Add a new event to GA4 to track phone calls
When you add a telephone number to your website, it is likely to be added as a link so that people viewing on a mobile phone can click the telephone number, and it automatically dials the number.
This is a good idea as it makes calling you so much easier, but how do you track how well this is being used? Understanding this can be valuable information for your marketing strategies.
The new (ish) Google Analytics 4 (GA4) measures website interactions as events. The old way of setting goals is no longer a thing. By default, GA4 sets a lot of standard events, but it is easy to extend this by adding some code to the GA4 snippet on your website.
To install GA4, you add a snippet of code to your website, it will look something like this (replacing GA_MEASUREMENT_ID with the actual measurement ID you will get from your Google Analytics dashboard):
But you can extend this to add a new event that specifically targets your telephone links.
Add this code, as a separate script just after the main snippet above:
How does this code work?
The code is doing is the following:
It waits for a click event on the page, specifically any link that is a telephone number (which in HTML will look like this: <a href=”tel:01724 410480”>01724 410480</a> using our own telephone number in this example.
If a click on the telephone link happens, this script extends the main Google Analytics script. It tells it to create a new event called “tel_link_click” and group it in a new category called “Phone Calls”. It also assigns a label which is the URL of the page the user was on when the link was clicked and finally assigns a value of 1, to indicate that one phone call was made.
This is all now viewable in your Google Analytics dashboard, so you can see exactly how many people are clicking your telephone number link on your website, and from what page.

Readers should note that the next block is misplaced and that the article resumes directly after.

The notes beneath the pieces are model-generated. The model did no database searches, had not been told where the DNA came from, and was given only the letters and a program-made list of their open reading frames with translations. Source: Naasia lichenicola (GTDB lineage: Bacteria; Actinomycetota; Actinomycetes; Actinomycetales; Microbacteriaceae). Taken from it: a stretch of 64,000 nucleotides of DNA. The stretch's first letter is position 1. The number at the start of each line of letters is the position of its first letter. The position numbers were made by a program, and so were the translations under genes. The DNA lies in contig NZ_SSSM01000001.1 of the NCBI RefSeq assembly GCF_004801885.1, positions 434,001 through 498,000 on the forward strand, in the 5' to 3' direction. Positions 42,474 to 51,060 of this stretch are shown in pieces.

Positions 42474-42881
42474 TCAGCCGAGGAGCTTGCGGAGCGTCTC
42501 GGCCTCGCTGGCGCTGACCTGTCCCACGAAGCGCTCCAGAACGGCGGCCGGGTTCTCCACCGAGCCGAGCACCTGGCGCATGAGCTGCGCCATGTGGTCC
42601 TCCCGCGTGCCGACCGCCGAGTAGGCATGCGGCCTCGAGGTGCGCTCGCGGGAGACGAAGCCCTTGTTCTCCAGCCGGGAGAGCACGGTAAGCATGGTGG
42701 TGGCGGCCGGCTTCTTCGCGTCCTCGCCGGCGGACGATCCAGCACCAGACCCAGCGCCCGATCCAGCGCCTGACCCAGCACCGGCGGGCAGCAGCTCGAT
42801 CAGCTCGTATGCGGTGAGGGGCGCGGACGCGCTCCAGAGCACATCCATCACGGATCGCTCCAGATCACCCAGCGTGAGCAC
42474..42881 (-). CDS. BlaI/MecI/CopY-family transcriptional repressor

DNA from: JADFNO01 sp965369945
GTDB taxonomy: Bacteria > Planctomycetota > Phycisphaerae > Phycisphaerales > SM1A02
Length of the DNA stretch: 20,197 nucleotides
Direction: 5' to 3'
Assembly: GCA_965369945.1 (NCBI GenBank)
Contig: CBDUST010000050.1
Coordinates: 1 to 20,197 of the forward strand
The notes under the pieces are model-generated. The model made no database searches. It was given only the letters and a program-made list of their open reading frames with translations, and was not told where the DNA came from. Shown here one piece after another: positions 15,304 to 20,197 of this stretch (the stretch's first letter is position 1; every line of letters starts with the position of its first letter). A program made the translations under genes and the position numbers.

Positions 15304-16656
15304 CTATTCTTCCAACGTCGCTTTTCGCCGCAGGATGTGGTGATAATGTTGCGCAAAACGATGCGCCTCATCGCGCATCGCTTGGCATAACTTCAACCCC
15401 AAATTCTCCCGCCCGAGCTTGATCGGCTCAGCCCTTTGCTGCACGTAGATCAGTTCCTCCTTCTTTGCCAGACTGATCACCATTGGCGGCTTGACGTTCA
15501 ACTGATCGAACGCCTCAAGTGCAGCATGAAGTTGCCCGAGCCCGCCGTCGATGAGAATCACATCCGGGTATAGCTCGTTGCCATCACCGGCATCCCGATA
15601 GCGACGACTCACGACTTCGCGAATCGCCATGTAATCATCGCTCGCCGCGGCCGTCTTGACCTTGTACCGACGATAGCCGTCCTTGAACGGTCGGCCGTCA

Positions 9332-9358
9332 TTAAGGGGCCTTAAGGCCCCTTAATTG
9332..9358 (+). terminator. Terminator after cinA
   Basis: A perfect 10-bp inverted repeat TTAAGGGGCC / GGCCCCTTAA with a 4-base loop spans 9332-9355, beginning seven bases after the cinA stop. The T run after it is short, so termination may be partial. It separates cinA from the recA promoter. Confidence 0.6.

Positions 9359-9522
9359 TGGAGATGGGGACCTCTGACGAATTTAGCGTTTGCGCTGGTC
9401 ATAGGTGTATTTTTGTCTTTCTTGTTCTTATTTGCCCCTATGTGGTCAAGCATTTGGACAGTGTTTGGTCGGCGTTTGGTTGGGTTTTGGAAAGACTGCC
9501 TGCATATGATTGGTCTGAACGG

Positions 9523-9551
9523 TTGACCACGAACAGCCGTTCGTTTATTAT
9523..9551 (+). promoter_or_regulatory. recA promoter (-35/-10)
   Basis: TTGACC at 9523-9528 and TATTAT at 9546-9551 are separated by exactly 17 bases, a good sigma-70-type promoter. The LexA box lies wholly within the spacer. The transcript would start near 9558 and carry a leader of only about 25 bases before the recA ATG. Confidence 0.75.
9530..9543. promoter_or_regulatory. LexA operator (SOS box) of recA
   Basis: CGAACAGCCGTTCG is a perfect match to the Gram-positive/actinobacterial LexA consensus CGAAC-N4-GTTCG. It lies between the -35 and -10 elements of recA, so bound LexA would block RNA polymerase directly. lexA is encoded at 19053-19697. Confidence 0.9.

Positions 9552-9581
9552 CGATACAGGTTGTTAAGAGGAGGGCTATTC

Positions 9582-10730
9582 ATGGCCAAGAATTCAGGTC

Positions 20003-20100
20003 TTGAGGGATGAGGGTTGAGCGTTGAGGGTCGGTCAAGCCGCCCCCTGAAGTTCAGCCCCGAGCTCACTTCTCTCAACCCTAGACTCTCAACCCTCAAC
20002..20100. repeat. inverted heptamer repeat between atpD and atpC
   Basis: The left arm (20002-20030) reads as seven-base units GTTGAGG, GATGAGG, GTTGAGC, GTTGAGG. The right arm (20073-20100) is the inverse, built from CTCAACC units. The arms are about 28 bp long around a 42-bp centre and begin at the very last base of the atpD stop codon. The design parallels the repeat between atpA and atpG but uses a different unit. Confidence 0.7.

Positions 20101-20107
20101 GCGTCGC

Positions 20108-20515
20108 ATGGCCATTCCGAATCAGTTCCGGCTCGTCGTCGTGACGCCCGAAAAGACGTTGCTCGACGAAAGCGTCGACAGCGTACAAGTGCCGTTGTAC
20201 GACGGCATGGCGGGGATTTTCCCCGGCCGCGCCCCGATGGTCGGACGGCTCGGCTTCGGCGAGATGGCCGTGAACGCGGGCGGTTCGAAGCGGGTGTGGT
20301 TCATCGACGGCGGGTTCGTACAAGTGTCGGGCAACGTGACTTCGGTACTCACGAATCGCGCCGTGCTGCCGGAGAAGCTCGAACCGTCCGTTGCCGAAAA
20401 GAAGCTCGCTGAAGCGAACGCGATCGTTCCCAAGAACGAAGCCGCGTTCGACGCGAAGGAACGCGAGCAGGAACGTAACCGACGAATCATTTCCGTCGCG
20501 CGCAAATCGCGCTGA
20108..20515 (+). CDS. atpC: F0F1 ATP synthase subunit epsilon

To better explain each of the snippet sections added:
- gtag: This is the function used to send data to Google Analytics.
- 'event': This is the type of data that we're sending. In this case, we're sending an event.
- 'tel_link_click': This is the name or ID of the event that we're sending. You can choose any name that makes sense to you, but it should be something descriptive.
- 'event_category': This is a category that you can use to group similar events. In this case, we're using "Phone Calls" as the category to group all phone call events together.
- 'event_label': This is an optional label that you can use to provide more detail about the event. In this case, we're using e.target.href to capture the URL of the telephone number that was clicked.
- 'value': This is an optional value that you can use to assign a numerical value to the event. In this case, we're using a value of 1 to indicate that one phone call event has occurred.
How to check everything is working
Events in GA4 don’t happen in real-time, they can take a day or so to appear. To test that your code is working, you need to use Debug View in your Google Analytics account. For this to work, you also need to add a Google extension to your Chrome browser.
Using Chrome, add Google's dedicated extension: https://bit.ly/googledebug
Once installed, run it (the icon will say “ON”) and refresh your website.
Back in Google Analytics, click the Admin (cog icon; bottom left) and in the second column click debug.
This view will now show you events in real-time, such as how your page is being scrolled, page clicks and the new “tel_link_click” event.
If you are using Google Tag Manager
For this post, I have assumed that you have added your GA4 code via the tag script directly to your website. If you are using Google Tag Manager, the process will be slightly different. I can't go into the in's and out's of using GTM here but I will update this post with an overview of how to do this ASAP.
Need help with GA4?
If you have found this useful but would like more help getting Google Analytics 4 setup on your website (or any other website support), contact us to discuss your requirements and we will be happy to help.